Promoting a SQLstream Application

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Promoting a SQLstream Application

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There are two approaches to application promotion:



Script-based application promotion

The application is maintained as a set of scripts, which can be source controlled. All local data is added via SQL scripts which can be applied to target SQLstream s-Server repositories using SQLline.

Care must be taken to always develop and test using application instances built cleanly from the scripts, rather than making manual adjustments - whether using SQLstream s-Studio or SQLline - to the SQLstream repository objects and data.

Checkpoint-based application promotion

This approach assumes that the application is represented by the entire content of the SQLstream s-Server repository.

To promote the application, do the following three operations:

Cause a checkpoint to be produced on the source system (for example, by a clean shutdown of SQLstream s-Server or a user-initiated checkpoint.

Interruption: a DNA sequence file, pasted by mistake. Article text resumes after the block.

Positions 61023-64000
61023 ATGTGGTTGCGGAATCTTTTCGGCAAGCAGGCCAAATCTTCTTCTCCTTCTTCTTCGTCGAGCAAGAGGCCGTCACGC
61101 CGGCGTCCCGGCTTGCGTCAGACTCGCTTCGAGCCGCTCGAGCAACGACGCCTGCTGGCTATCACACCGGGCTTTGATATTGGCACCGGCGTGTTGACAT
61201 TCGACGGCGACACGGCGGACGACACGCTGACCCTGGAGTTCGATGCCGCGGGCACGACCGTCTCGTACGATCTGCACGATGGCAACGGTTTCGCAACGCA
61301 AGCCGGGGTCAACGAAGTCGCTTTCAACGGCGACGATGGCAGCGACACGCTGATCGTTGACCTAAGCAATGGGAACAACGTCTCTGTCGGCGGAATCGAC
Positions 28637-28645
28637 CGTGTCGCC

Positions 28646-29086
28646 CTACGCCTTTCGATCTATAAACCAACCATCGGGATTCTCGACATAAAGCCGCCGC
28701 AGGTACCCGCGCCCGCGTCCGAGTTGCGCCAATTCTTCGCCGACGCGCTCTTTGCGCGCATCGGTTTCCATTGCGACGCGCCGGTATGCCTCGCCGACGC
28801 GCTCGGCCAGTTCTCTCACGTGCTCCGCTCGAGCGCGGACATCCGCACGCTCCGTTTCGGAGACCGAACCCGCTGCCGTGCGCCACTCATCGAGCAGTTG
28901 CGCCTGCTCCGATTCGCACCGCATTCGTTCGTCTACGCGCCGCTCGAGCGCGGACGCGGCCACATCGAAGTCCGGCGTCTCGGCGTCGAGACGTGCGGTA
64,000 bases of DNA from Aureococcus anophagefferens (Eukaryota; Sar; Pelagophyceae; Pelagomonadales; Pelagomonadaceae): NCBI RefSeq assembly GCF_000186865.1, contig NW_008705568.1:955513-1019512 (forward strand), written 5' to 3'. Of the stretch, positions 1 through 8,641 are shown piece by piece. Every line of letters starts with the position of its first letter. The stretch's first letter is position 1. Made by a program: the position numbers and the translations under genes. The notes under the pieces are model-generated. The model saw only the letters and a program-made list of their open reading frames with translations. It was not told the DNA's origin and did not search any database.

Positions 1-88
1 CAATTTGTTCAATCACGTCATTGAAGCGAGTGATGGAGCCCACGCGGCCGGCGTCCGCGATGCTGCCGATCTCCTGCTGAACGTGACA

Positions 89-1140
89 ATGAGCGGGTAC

oA checkpoint backup of the repository is created if you stop the SQLstream s-Server by typing !quit or !kill into the SQLstream s-Server terminal window. (See Starting and Stopping SQLstream s-Server.) Typing Ctrl+C in that window can also stop the server, but does not not create a checkpoint backup of the repository. The next restart of the server will restore the previous checkpoint backup, lacking any changes made to repository objects since that prior backup. Typing Ctrl+C should only be done in extreme circumstances.

Copy the checkpoint files to the target system, replacing the checkpoint there.

Restart SQLstream.

Post promotion actions

It may be necessary to modify some elements of the application. For example, to relocate from development to test, alterations may be needed to the URLs or other options for foreign streams, which can be achieved by either of the following two operations:

1.By (automatically) editing the catalog file before starting SQLstream s-Server, or

2.By running a SQL script against the catalog once SQLstream s-Server is started.

After doing either 1 or 2, make sure to checkpoint the final definition. Otherwise, if it falls over, you have to do the conversion again. Use a command such as:

$ checkpoint --createnamed finalDefinition